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Discussion Starter · #4 ·
I cannot imagine that FA has released figures that do not correlate with reality, more precisely are off by so much. In next two weeks I will put the car on the dyno and will post results. Does anybody know what is Karma's final gear ratio to wheel ratio? We need to match wheelspeed to theoretical engine speed... I think this is the tricky part where mistakes can be made... dynos calculate torque against engine rpm and power is just equation of torque and engine's rpm... since we are searching for "equivalency" with ICE engine, we probably need to make some assumptions about final gear ratio... another possibility is to measure torque at the wheel and compare it to another car's torque at the wheel, but that will not give us engine torque...
That would be cool if you can test it out.

But the energy flow screen on the System tab on the Karma never shows anything even approaching 300kw of power consumption... like I said, max I've seen is around 160kw or so.
 

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Could it be that even in Sport mode, we're only getting 230hp worth of power?

We know that the two electric motors in the RDM are rated for 300kw total (402 hp) and that the A123 battery allows for peak bursts of power of 50C and sustained power of 10C (1,333hp and 267 hp respectively). We also know that the current Sport mode operation combines power borrowed from battery reserves to supplement the 170hp it gets from the Ecotec genset. I just wonder why the engineers at FA don't use the battery as a buffer to unleash more power that the genset could pay back later so we could get more power/acceleration. Wonder if it has to do with cooling of the inverters/motors or battery. Curious if any ex-FA folks could shed light.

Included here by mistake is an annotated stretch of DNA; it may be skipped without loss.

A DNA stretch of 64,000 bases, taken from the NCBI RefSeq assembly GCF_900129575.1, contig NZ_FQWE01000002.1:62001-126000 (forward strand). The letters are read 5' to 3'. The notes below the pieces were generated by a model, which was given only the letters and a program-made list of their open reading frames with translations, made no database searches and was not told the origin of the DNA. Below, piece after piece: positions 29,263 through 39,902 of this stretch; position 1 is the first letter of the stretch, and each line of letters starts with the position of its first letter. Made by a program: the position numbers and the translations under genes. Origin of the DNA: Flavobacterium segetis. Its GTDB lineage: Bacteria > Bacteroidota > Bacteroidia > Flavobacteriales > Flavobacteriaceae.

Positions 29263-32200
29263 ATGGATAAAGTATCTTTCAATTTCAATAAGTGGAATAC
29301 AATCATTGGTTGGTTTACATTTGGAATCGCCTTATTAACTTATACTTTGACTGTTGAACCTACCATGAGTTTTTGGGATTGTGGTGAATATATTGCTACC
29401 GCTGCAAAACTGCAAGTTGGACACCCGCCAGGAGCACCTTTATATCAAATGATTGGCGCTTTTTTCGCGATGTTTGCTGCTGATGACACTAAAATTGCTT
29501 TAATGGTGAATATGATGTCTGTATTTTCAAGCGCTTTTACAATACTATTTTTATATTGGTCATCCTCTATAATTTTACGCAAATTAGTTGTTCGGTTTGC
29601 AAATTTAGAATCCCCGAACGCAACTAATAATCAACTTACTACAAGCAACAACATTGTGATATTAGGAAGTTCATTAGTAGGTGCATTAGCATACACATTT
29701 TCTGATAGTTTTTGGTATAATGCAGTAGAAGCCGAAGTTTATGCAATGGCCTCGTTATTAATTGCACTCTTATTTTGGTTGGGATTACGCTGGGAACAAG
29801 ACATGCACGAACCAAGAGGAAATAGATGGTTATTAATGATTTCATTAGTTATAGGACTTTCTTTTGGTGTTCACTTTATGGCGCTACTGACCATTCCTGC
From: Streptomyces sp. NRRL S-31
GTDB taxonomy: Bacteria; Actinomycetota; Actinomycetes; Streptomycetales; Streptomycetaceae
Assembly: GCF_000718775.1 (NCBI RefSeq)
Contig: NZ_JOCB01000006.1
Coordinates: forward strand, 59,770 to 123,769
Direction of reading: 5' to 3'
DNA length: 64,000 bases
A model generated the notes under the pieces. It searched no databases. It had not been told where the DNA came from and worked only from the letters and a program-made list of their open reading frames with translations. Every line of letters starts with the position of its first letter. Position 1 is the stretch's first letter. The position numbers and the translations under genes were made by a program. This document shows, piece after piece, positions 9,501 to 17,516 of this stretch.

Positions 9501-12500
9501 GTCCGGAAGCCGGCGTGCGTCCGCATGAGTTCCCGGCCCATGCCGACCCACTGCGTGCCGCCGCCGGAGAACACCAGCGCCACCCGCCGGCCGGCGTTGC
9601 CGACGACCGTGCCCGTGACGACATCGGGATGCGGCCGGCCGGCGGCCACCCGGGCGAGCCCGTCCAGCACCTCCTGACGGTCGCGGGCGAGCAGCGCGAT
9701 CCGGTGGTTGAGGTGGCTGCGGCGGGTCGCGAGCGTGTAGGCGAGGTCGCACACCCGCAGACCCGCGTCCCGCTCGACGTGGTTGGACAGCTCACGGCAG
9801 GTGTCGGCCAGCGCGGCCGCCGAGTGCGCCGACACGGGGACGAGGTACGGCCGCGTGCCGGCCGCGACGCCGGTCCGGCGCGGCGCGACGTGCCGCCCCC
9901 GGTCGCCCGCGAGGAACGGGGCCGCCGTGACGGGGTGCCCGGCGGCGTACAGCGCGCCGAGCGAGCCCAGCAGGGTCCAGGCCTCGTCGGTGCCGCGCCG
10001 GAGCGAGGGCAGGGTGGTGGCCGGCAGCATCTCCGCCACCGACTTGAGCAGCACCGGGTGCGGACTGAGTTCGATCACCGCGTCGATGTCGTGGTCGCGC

One major unknown in this case is the battery's SOC. As I understand it, the full battery+Genset power is only available in Sport mode when the battery has more than 50% charge (26+ Miles indicated range). If the battery is discharged more than 50%, Sport mode would just keep the battery at approximately the current level and would not use it for additional power so you will never get the full 300 KW.
 

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Discussion Starter · #6 ·
One major unknown in this case is the battery's SOC. As I understand it, the full battery+Genset power is only available in Sport mode when the battery has more than 50% charge (26+ Miles indicated range). If the battery is discharged more than 50%, Sport mode would just keep the battery at approximately the current level and would not use it for additional power so you will never get the full 300 KW.
I had suspected this as well but forgot to test this using the Energy Flow screen when I was last in my Karma - perhaps someone can try that today and see if that makes a difference. Funny that I asked this question of Fisker folks a few months ago and they maintained that Sport mode produces the same power regardless of the battery's SOC (provided there was at least the '15% reserve' avail i.e. 0 miles EV range).